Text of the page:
Connections: John Cage

When an unfamiliar name pops up, I may or may not pay attention, unless it happens twice in a day. John Cage was big at the Guggenheim’s The Third Mind and then at Merce Cunningham’s Nearly Ninety at BAM, where the program noted that the Merce Cunningham Dance Company was partly founded by John Cage. I started to pay attention.

John Cage, Where R = Ryoanji (3R/17), 1992

John Cage with Pianist David Tudor

Yes, the same man is connected with the circle drawings above at the Guggenheim, the photo on the left, the Fluxus movement, Merce Cunningham, and silent music. I was surprised by the collaboration of Sonic Youth and Merce Cunningham, but apparently Sonic Youth, the experimental rock band, are fans of Cage who included 3 of his pieces on their album SYR4.

John Cage (1912-1992) was primarily a composer, albeit one more fascinated by sounds in themselves than creating structure. His most (in)famous piece, 4’33, consists of three movements of silence, signaled by the pianist opening and shutting the piano. The idea behind it is to open you the the noises in the room, the rustling, the whispers, sounds from the street. Many people at the original performance did not appreciate this.

Cage is now a well-established cutural influence, whose Bhuddist-inspired work left a huge-impression on American art. As the Guggenheim describes it, “Cage staunchly refused to create art in keeping with expectations, and all his creative endeavors, including dance, music, and visual art, were revolutionary. His Lecture on Nothing began with his statement, “I am here and there is nothing to say.” His concerts were even more challenging.”

John Cage, Not Wanting to Say Anything About Marcel, 1969

John Cage’s Experimental Composition classes in the 1950s have become legendary as an American source of Fluxus, the international network of artists, composers, and designers. In addition to music, Cage created works of visual art, like the one above referring to his old chess partner Marcel Duchamp, and writings. Cage was also a life-long mushroom collector.

6 thoughts on “Connections: John Cage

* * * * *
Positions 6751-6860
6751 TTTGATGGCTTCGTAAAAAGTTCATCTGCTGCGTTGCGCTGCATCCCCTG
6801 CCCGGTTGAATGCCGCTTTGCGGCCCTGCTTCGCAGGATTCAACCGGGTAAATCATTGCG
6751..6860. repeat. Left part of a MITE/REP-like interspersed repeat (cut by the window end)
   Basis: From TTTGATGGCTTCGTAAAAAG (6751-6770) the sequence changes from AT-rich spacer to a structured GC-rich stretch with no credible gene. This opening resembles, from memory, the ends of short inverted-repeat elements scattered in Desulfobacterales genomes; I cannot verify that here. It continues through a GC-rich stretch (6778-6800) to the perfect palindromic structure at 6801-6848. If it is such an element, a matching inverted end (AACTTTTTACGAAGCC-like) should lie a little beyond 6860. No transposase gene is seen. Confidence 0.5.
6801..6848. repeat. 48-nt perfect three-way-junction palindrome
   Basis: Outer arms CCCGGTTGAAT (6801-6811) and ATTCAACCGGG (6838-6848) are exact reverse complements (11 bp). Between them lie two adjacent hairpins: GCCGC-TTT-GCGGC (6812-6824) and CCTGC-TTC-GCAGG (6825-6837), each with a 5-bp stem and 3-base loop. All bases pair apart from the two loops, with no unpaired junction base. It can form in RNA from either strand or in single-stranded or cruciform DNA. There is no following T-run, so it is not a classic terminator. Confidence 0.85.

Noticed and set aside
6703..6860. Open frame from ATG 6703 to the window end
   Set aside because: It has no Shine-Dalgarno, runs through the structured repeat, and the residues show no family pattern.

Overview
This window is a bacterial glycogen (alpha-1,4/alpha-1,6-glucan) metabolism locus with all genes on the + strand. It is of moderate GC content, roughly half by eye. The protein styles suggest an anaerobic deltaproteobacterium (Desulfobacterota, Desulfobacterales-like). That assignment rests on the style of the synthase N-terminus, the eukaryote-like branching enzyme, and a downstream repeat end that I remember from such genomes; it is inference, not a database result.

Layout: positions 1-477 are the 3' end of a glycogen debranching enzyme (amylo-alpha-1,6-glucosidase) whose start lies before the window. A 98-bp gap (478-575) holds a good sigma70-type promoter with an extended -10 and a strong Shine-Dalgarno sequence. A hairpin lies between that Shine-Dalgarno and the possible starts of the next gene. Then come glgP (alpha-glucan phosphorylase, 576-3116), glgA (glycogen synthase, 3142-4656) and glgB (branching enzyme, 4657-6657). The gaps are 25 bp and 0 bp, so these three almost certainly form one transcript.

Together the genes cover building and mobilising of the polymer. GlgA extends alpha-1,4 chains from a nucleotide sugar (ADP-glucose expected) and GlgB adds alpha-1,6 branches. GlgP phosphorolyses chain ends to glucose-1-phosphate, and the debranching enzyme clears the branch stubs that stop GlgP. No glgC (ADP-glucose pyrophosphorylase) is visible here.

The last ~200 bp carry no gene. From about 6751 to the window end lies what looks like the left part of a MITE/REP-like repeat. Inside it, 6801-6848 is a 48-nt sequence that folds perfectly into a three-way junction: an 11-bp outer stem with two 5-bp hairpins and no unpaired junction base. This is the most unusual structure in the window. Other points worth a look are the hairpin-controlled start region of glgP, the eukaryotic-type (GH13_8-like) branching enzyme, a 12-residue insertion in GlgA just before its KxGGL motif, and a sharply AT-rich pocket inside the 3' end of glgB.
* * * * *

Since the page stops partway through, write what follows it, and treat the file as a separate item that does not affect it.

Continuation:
1. Wow, I forgot the name of this composer– thank you for reminding me.

    One of my strangest experiences was watching someone do a rendition of a John Cage composition. One of his instruments was a potted cactus that he pierced with a toothpick (the sound was amplified by a tiny microphone—it sounded nassssty to say the least).

    Tres bizarre. I consider myself fairly cultured but I nearly died laughing.

  2. I was at a John Cage concert in the summer garden of MOMA in the 90’s. He attended. I had never heard of him, the applause was deafening, A pianist sat at the piano for a few minutes and then closed it. People clapped and laughed and chuckled as well as Cage. Then another piece was performed with individual notes in various tones one at a time. The vibrations were the music. It was amazing to hear. I have never forgotten the experience. He just deconstructed music as we knew it. BUT…when I heard his compositions danced by the Merce Cunningham dancers at a show later, it made complete sense to me. I am glad you had the experience of the dance and the music collaboration with Sonic.

  3. I feel like I should have known about him before. I can see how how music would make more sense as danced to by the Merce Cunningham Dance company, but even that, I’m afraid, wouldn’t make music out of a cactus

  4. I used to listen to John Cage’s music years ago but really haven’t thought much of it recently. Your post has me thinking it’s time to explore what he does again, thanks!

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